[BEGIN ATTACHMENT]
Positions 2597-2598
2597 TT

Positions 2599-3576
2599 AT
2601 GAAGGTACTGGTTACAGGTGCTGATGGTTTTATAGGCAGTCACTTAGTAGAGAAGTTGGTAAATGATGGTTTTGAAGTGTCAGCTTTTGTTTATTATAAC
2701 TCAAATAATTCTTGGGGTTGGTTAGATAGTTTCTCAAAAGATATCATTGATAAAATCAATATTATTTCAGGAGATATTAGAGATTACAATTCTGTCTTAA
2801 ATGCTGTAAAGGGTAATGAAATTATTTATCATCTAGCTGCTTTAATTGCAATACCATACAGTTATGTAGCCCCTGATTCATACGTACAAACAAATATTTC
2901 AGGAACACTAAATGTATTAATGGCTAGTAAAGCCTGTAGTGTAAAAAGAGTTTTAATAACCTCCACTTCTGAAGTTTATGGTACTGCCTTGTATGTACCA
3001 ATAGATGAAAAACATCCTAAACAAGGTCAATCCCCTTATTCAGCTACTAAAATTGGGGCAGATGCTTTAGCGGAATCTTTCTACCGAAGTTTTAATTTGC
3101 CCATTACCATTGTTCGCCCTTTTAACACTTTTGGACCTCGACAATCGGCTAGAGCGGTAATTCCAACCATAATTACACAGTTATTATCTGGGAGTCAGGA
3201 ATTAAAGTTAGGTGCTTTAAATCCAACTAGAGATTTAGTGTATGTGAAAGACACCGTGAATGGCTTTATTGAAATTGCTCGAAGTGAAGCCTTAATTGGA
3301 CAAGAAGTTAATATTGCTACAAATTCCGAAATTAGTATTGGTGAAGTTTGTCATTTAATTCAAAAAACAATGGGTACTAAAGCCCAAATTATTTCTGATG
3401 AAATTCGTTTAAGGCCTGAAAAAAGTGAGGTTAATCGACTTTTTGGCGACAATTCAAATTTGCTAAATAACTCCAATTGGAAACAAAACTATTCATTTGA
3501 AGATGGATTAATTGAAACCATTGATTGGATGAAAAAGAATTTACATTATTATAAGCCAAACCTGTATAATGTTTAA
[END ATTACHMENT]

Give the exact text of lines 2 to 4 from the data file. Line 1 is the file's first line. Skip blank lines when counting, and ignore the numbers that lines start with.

2597 TT

Positions 2599-3576
2599 AT